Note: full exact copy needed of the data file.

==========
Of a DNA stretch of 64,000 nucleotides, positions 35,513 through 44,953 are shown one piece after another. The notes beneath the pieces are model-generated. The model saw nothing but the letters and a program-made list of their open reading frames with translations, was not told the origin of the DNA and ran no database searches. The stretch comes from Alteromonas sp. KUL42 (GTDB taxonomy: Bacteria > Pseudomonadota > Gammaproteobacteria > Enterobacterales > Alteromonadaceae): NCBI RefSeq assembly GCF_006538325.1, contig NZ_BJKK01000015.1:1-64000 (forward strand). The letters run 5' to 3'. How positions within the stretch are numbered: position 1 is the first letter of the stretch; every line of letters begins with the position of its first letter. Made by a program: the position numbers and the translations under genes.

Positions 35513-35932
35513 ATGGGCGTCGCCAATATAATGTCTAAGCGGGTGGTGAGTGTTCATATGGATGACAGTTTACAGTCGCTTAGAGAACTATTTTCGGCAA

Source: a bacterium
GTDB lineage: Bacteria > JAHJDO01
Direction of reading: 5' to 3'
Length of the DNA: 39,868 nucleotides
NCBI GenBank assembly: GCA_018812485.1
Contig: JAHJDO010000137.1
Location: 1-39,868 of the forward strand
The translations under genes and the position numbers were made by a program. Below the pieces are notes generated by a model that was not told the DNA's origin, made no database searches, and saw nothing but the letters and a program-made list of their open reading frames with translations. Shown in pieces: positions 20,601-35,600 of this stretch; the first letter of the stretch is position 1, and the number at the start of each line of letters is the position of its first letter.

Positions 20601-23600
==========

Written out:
Of a DNA stretch of 64,000 nucleotides, positions 35,513 through 44,953 are shown one piece after another. The notes beneath the pieces are model-generated. The model saw nothing but the letters and a program-made list of their open reading frames with translations, was not told the origin of the DNA and ran no database searches. The stretch comes from Alteromonas sp. KUL42 (GTDB taxonomy: Bacteria > Pseudomonadota > Gammaproteobacteria > Enterobacterales > Alteromonadaceae): NCBI RefSeq assembly GCF_006538325.1, contig NZ_BJKK01000015.1:1-64000 (forward strand). The letters run 5' to 3'. How positions within the stretch are numbered: position 1 is the first letter of the stretch; every line of letters begins with the position of its first letter. Made by a program: the position numbers and the translations under genes.

Positions 35513-35932
35513 ATGGGCGTCGCCAATATAATGTCTAAGCGGGTGGTGAGTGTTCATATGGATGACAGTTTACAGTCGCTTAGAGAACTATTTTCGGCAA

Source: a bacterium
GTDB lineage: Bacteria > JAHJDO01
Direction of reading: 5' to 3'
Length of the DNA: 39,868 nucleotides
NCBI GenBank assembly: GCA_018812485.1
Contig: JAHJDO010000137.1
Location: 1-39,868 of the forward strand
The translations under genes and the position numbers were made by a program. Below the pieces are notes generated by a model that was not told the DNA's origin, made no database searches, and saw nothing but the letters and a program-made list of their open reading frames with translations. Shown in pieces: positions 20,601-35,600 of this stretch; the first letter of the stretch is position 1, and the number at the start of each line of letters is the position of its first letter.

Positions 20601-23600